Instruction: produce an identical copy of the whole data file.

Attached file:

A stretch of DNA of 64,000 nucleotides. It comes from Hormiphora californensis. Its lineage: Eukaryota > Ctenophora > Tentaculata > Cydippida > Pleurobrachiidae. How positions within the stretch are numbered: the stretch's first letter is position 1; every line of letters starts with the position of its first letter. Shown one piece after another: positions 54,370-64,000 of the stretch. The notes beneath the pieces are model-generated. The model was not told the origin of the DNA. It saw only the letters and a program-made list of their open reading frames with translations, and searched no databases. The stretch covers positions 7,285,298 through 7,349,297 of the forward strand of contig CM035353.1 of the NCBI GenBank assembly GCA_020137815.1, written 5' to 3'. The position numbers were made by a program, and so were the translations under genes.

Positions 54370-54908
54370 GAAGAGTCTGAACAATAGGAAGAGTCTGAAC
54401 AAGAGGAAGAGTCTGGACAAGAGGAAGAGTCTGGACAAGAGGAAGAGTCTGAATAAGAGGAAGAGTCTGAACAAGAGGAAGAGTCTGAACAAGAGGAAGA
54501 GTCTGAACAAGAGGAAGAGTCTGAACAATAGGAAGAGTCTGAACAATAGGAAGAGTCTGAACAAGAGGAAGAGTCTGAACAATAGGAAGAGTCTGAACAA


A stretch of DNA of 64,000 nucleotides. It comes from Hormiphora californensis. Its lineage: Eukaryota > Ctenophora > Tentaculata > Cydippida > Pleurobrachiidae. How positions within the stretch are numbered: the stretch's first letter is position 1; every line of letters starts with the position of its first letter. Shown one piece after another: positions 54,370-64,000 of the stretch. The notes beneath the pieces are model-generated. The model was not told the origin of the DNA. It saw only the letters and a program-made list of their open reading frames with translations, and searched no databases. The stretch covers positions 7,285,298 through 7,349,297 of the forward strand of contig CM035353.1 of the NCBI GenBank assembly GCA_020137815.1, written 5' to 3'. The position numbers were made by a program, and so were the translations under genes.

Positions 54370-54908
54370 GAAGAGTCTGAACAATAGGAAGAGTCTGAAC
54401 AAGAGGAAGAGTCTGGACAAGAGGAAGAGTCTGGACAAGAGGAAGAGTCTGAATAAGAGGAAGAGTCTGAACAAGAGGAAGAGTCTGAACAAGAGGAAGA
54501 GTCTGAACAAGAGGAAGAGTCTGAACAATAGGAAGAGTCTGAACAATAGGAAGAGTCTGAACAAGAGGAAGAGTCTGAACAATAGGAAGAGTCTGAACAA